The expected background for the readers of this book is a minimum of 12 credits of mathematics including calculus, matrix algebra, probability, and statistics; a one-semester course in elementary fluid mechanics; and a one- semester course in elementary water resources covering basic principles in hydrology and hydraulics. Additional knowledge on engineering economics, water-quality models, and optimization would be desirable.
Two possible one-semester courses could be taught from this book depending on the background of the students and the type of course designed by the instructor. Instructors can also refer to the accompanying book Hydrosystems Engineering Uncertainty Analysis for other relevant materials to compliment this book. The possible course outlines are presented below.
Outline 1. (For students who have taken a one-semester probability and statistics course). The objective of this outline aims at achieving higher level of capability to perform reliability analysis. The optimal risk-based design concept can be introduced without having to formally cover subjects on optimization techniques. The subject materials could include Chapter 1, Chapter 2 (2.7), Chapter 3, Chapter 4 (4.1—4.4), Chapter 5 (5.1-5.3), Chapter 6 (6.1-6.4, 6.6), Chapter 7 (7.1-7.3), and Chapter 8 (8.1-8.4).
Outline 2. (For water resource engineers or students who have a good understanding in basic statistics, probability, and operations research.) The aim of this outline is for readers to achieve higher level and deeper appreciation of the applications of reliability assessment techniques in hydrosystems engineering. The topics might include Chapters 1, 4, 5, 6, 7, and 8.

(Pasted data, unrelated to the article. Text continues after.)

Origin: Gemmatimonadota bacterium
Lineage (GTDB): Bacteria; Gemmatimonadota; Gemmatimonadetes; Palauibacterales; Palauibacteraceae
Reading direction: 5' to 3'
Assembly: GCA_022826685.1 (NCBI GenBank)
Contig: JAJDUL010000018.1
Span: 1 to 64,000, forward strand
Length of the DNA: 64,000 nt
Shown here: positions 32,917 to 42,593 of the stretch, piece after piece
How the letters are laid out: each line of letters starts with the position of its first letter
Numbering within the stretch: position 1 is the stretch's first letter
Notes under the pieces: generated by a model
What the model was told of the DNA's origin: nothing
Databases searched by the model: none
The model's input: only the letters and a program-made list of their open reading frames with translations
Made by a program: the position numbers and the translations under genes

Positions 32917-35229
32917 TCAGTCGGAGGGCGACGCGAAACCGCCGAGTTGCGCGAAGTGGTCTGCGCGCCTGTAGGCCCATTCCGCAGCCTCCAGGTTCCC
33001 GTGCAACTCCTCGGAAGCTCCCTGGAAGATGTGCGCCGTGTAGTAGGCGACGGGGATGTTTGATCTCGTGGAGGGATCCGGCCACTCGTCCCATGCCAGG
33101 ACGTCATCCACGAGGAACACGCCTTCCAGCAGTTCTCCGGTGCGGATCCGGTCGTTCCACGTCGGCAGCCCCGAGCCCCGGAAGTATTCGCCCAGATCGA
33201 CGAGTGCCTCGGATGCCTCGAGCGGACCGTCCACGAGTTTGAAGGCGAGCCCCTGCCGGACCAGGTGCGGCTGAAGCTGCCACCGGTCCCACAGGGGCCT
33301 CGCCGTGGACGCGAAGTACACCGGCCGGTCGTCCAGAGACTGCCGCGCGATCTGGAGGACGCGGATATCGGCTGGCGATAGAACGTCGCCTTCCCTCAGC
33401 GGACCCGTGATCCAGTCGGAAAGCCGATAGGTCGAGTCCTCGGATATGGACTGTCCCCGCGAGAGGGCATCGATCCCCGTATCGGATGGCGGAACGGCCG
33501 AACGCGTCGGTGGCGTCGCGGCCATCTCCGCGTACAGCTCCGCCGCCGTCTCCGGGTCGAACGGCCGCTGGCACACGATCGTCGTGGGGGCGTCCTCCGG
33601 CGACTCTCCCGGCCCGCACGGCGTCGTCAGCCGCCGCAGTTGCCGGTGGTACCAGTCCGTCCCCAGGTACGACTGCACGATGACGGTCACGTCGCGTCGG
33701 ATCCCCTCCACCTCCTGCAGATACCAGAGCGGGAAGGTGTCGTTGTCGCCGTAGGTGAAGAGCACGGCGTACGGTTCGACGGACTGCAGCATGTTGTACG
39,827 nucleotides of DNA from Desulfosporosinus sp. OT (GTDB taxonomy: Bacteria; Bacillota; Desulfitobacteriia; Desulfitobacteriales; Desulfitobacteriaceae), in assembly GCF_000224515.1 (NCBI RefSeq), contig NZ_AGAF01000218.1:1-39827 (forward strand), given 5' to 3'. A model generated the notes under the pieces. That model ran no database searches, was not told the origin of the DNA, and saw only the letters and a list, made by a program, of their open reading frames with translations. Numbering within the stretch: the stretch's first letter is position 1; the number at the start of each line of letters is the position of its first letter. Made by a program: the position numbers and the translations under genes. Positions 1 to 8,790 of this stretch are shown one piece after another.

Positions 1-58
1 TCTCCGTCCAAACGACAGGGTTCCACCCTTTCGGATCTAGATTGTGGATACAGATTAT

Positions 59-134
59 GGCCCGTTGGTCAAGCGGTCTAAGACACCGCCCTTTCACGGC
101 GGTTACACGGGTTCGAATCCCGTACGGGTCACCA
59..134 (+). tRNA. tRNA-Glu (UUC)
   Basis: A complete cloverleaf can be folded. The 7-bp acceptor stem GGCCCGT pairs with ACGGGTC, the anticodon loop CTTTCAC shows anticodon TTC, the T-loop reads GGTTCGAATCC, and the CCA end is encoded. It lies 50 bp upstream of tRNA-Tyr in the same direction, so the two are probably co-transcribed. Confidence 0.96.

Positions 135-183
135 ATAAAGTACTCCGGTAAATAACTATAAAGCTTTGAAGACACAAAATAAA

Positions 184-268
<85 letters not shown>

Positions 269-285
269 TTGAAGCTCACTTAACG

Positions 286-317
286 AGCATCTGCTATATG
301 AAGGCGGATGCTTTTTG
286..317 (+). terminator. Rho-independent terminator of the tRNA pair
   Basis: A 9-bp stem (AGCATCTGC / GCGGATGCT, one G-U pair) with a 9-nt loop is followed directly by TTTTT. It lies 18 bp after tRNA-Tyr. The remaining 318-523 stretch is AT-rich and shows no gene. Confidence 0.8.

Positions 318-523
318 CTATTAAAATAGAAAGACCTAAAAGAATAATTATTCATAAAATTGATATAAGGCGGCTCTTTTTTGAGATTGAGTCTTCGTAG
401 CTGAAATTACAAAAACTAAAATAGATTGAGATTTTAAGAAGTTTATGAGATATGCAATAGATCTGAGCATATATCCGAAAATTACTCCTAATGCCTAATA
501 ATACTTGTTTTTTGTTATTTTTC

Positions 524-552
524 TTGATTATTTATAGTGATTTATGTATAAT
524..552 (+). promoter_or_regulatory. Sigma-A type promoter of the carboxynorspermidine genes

The uncertainty and reliability issues in hydrosystem engineering problems have been attracting a lot of attention of engineers and researchers. A tremendous amount of progress has been made in the area. This book, and the accompanying book Hydrosystems Engineering Uncertainty Analysis, merely represent our humble offer to the hydrosystem engineering community. We hope that readers will find this book useful and enjoyable. Due to our limited knowledge and exposure in the exciting area of stochastic hydraulics, we are unable to incorporate many brilliant works in this book. It is our sincere wish that this effort will bring out much greater works from others to improve and enhance our contribution to society and mankind.